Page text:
Giraffes are the tallest terrestrial animal. The color pattern varies and can be used to identify individuals. The spots on this subspecies resemble leaves with their uneven outline. 6 feet tall at birth, they grow up to 18 feet in height. The neck has a short mane and the tail is tipped with a tuft of hair. As with most mammals, giraffes have 7 cervical vertebrae; they are greatly elongated.
The decline in wild populations is attributed to excessive hunting and climatic changes. Cooperative management of this species falls under a Species Survival Plan (SSP).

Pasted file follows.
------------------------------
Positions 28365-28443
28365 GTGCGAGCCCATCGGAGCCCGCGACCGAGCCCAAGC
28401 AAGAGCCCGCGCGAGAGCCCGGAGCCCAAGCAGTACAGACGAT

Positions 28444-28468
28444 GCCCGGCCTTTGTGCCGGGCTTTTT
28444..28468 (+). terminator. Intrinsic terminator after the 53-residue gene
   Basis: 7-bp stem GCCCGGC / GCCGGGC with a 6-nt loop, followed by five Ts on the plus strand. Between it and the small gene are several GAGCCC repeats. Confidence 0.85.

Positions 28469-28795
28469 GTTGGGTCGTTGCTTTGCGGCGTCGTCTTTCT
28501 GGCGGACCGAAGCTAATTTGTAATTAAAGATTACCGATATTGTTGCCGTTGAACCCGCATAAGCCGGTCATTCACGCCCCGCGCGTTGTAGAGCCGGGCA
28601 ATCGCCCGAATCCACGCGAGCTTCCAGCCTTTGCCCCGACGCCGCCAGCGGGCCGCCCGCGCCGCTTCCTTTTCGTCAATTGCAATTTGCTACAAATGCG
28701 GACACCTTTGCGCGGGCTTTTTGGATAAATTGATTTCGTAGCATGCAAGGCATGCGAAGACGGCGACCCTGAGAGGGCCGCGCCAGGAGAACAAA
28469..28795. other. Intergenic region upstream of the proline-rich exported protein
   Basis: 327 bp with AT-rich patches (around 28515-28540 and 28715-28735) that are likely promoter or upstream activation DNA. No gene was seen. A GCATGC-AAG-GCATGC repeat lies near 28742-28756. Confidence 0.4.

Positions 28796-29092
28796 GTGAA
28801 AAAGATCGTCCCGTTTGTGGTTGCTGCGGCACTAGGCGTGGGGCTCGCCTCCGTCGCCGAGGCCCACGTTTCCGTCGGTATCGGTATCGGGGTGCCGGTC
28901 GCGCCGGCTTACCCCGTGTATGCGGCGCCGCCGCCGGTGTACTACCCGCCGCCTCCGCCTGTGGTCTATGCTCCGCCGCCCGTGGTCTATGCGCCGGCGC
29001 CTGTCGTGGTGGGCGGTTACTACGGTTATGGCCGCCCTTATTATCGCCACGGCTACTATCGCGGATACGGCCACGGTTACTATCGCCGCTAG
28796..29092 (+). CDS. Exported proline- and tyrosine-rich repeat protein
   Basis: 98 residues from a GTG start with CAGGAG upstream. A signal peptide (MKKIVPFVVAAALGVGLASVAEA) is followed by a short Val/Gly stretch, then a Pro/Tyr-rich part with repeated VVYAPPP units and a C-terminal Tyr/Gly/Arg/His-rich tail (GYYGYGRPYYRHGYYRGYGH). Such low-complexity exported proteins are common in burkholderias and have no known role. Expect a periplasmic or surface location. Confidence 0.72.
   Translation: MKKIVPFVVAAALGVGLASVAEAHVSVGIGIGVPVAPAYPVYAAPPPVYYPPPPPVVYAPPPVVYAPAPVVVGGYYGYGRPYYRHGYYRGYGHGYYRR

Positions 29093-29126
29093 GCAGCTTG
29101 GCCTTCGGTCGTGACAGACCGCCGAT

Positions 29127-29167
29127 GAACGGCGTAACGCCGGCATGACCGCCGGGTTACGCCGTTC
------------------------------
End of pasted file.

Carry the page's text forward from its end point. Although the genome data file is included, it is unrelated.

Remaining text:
May occur throughout the year. Gestation is 14 months. Usually, one calf is born. The 6-foot tall newborn calf stands within 20 - 40 minutes of birth and will suckle within an hour. A calf may nurse for 13 months and remain with its mother for another 2 to 5 months. Sexual maturity is reached at 3.5 years in females and 4.5 years in males. Females attain full adult size in 5 years and males in 7 years.
The pair of Maasai Giraffe at the Ellen Trout Zoo has produced two calves and is expecting a third in the next year. This subspecies of giraffe is relatively uncommon in zoos so offspring are relocated to other zoos to be paired with suitable mates.